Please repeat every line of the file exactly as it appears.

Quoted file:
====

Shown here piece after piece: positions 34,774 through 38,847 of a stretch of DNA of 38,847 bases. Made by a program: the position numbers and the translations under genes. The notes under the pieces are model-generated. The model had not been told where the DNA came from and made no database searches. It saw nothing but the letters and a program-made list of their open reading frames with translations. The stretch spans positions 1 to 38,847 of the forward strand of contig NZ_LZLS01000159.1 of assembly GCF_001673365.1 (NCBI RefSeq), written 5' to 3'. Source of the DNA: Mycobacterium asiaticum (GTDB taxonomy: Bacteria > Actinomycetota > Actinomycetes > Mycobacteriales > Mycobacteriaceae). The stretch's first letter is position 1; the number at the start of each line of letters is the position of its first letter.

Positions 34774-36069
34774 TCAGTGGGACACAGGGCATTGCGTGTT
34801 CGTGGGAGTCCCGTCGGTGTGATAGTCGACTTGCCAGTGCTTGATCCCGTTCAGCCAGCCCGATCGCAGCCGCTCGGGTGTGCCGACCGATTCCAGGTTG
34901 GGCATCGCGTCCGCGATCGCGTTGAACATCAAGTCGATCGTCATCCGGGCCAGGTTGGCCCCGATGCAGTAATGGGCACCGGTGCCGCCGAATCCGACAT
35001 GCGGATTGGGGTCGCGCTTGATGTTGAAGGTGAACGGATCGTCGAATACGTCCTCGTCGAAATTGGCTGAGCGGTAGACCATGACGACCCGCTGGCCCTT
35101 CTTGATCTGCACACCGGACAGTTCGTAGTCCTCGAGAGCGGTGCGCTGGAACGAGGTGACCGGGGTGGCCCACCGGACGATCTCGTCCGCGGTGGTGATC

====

Shown here piece after piece: positions 34,774 through 38,847 of a stretch of DNA of 38,847 bases. Made by a program: the position numbers and the translations under genes. The notes under the pieces are model-generated. The model had not been told where the DNA came from and made no database searches. It saw nothing but the letters and a program-made list of their open reading frames with translations. The stretch spans positions 1 to 38,847 of the forward strand of contig NZ_LZLS01000159.1 of assembly GCF_001673365.1 (NCBI RefSeq), written 5' to 3'. Source of the DNA: Mycobacterium asiaticum (GTDB taxonomy: Bacteria > Actinomycetota > Actinomycetes > Mycobacteriales > Mycobacteriaceae). The stretch's first letter is position 1; the number at the start of each line of letters is the position of its first letter.

Positions 34774-36069
34774 TCAGTGGGACACAGGGCATTGCGTGTT
34801 CGTGGGAGTCCCGTCGGTGTGATAGTCGACTTGCCAGTGCTTGATCCCGTTCAGCCAGCCCGATCGCAGCCGCTCGGGTGTGCCGACCGATTCCAGGTTG
34901 GGCATCGCGTCCGCGATCGCGTTGAACATCAAGTCGATCGTCATCCGGGCCAGGTTGGCCCCGATGCAGTAATGGGCACCGGTGCCGCCGAATCCGACAT
35001 GCGGATTGGGGTCGCGCTTGATGTTGAAGGTGAACGGATCGTCGAATACGTCCTCGTCGAAATTGGCTGAGCGGTAGACCATGACGACCCGCTGGCCCTT
35101 CTTGATCTGCACACCGGACAGTTCGTAGTCCTCGAGAGCGGTGCGCTGGAACGAGGTGACCGGGGTGGCCCACCGGACGATCTCGTCCGCGGTGGTGATC